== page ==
I have to be honest and say that the bits which did not centre upon the fallen angels were not as interesting as the bits which did. They failed to grasp my attention quite as much, especially where Adam and Eve, and God himself were concerned. I think this is also interesting, as it suggests that as a person we are closer to identifying with the sinful and flawed Satan as opposed to the original blissful state which Adam and Eve exist within. There are also continuous references and allusions made to the Ancient traditions, especially mythical Greek characters. I can understand that Milton was a great admirer of these works, and wanted to bring this to his own work both in the very form of the poem (epic poem, blank verse), but also in its substance. Sadly, this did grow to be quite tedious, and I did bore of constantly having to read the footnotes to discover who Milton was referring to in each instance.
Thankfully, my edition was brilliant in the fact that it had such extensive footnotes to further explain the individual parts of the poem. The edition I read was the Oxford World’s Classics, which I would always highly recommend for any text which can appear quite academic. They are brilliant at breaking down sections and giving you the right amount of explanation.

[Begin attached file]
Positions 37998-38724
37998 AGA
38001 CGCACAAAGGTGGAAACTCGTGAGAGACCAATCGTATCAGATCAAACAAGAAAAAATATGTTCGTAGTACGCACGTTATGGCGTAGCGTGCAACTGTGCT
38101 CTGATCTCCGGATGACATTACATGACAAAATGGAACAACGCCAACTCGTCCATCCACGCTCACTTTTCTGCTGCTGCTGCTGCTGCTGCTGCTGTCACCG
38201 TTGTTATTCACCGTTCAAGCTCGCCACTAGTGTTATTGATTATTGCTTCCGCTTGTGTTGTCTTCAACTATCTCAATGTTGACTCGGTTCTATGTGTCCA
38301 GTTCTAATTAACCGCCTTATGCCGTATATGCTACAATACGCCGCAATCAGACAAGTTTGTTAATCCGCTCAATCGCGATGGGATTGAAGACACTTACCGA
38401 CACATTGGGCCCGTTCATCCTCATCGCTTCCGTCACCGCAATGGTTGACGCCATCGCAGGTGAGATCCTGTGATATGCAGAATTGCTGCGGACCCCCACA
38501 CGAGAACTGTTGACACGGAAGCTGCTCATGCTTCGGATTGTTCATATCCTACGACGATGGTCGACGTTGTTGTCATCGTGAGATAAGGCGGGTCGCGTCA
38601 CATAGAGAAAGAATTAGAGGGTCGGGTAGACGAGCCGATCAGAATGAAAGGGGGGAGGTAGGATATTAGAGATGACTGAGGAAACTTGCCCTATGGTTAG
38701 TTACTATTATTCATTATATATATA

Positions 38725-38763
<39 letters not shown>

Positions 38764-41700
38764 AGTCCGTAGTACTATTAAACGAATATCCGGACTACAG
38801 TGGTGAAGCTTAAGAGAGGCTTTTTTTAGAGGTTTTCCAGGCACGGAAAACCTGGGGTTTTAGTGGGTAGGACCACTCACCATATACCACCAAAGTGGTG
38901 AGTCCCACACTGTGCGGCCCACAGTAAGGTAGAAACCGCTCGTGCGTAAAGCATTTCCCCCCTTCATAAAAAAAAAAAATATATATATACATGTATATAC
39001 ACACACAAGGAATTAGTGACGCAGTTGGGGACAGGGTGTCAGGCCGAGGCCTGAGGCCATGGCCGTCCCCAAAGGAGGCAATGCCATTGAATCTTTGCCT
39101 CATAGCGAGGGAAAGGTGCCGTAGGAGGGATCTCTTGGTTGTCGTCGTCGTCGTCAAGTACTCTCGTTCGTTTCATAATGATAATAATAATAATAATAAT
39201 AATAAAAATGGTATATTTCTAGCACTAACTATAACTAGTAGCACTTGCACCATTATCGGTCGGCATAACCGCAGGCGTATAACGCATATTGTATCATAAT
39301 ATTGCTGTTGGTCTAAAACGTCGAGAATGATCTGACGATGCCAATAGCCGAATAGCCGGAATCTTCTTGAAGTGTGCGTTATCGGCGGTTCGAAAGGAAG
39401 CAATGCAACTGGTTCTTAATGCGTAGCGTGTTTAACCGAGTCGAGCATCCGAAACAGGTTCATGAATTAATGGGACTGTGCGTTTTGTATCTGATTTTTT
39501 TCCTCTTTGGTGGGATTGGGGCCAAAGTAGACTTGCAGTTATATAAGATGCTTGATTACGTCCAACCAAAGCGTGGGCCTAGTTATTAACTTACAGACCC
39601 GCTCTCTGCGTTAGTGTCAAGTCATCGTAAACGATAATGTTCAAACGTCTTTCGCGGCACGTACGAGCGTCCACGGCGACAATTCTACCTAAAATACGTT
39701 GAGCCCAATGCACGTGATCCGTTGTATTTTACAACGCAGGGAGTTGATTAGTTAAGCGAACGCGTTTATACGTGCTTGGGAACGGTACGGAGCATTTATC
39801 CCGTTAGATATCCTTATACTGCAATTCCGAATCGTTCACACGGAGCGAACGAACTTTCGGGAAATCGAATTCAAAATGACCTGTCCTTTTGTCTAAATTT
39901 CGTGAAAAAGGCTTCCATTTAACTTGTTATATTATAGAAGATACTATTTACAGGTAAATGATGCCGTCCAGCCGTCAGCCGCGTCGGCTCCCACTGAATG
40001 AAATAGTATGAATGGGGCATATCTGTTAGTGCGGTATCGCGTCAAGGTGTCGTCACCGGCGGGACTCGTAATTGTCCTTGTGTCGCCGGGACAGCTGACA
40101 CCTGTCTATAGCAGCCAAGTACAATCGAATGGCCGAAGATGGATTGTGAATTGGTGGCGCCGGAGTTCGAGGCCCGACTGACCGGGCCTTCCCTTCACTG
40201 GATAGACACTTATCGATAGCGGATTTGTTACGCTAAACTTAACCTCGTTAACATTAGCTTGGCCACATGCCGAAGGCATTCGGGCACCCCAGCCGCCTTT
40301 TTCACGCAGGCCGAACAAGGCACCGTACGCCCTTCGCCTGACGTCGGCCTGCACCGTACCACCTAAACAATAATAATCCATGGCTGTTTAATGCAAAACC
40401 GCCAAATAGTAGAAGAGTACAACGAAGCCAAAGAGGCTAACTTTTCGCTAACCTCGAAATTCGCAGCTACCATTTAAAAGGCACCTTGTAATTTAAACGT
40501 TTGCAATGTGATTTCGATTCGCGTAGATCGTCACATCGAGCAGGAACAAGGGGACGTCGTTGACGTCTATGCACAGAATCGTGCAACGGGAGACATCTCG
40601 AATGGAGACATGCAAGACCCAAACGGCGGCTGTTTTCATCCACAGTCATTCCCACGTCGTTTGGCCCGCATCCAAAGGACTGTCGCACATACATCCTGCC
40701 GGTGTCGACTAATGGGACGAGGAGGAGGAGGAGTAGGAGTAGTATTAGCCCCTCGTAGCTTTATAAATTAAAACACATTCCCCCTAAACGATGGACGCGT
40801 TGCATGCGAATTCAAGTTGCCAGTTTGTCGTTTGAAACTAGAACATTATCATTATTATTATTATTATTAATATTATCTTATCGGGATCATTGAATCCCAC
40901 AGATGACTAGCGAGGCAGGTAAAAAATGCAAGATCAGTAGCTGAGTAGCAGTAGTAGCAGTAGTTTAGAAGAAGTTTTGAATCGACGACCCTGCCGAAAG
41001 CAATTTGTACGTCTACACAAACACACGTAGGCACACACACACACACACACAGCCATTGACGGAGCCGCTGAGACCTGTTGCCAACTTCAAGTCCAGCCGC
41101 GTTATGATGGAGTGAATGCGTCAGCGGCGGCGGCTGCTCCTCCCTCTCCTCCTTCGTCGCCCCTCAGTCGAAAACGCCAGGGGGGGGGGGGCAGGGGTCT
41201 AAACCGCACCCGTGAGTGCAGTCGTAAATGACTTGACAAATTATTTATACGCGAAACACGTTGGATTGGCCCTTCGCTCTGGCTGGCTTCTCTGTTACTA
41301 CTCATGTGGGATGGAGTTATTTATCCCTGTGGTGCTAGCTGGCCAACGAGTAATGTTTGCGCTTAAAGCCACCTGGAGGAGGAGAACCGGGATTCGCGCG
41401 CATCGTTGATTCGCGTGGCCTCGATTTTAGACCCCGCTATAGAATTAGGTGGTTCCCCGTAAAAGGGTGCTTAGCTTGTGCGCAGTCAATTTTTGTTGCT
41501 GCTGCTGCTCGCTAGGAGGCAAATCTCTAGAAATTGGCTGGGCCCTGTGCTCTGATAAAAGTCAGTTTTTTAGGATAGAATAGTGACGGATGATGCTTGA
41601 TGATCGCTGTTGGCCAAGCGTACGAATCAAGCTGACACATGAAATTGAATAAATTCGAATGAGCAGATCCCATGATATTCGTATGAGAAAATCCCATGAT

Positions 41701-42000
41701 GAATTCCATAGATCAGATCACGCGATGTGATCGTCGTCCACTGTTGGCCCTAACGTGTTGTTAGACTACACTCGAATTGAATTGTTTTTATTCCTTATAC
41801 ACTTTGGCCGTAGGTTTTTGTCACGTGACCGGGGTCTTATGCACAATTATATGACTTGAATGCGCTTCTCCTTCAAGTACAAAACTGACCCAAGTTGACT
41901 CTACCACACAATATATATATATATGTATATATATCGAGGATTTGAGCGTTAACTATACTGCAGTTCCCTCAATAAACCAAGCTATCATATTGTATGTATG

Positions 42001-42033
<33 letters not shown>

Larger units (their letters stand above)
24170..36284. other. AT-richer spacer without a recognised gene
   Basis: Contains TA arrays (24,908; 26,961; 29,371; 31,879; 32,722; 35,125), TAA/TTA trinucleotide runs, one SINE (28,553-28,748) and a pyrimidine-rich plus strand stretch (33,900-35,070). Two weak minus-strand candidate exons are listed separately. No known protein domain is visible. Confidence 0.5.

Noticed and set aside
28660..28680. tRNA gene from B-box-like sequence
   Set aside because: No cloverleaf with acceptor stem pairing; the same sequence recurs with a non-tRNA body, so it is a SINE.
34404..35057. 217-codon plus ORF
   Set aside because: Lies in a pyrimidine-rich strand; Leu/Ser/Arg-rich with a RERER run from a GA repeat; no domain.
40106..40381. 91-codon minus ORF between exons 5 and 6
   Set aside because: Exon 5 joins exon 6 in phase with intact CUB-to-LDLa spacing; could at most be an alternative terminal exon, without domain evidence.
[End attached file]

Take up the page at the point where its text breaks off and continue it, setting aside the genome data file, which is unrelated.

Whether you enjoy reading Paradise Lost or not, I think we must always remember just how skilled a man he must have been to finish such a momentous task. At the time of writing this, Milton was actually completely blind, and so the entire thing was written through diction. It’s hard enough today to write something on a laptop where we have the benefits of word processors and the editing process. How he succeeded with such a challenging task when he had to rely on other people to write down his thoughts is simply amazing. The contextual value here is also to be noted. We must remember how much of a vital role religion played in society, and how firmly religion was established in the foundations of day to day life. Something which follows a biblical story, released in the 17th century was always going to resonate strongly with such a religious audience.
What are your thoughts on Paradise Lost? Has anyone else read it?
Publisher: Oxford World’s Classics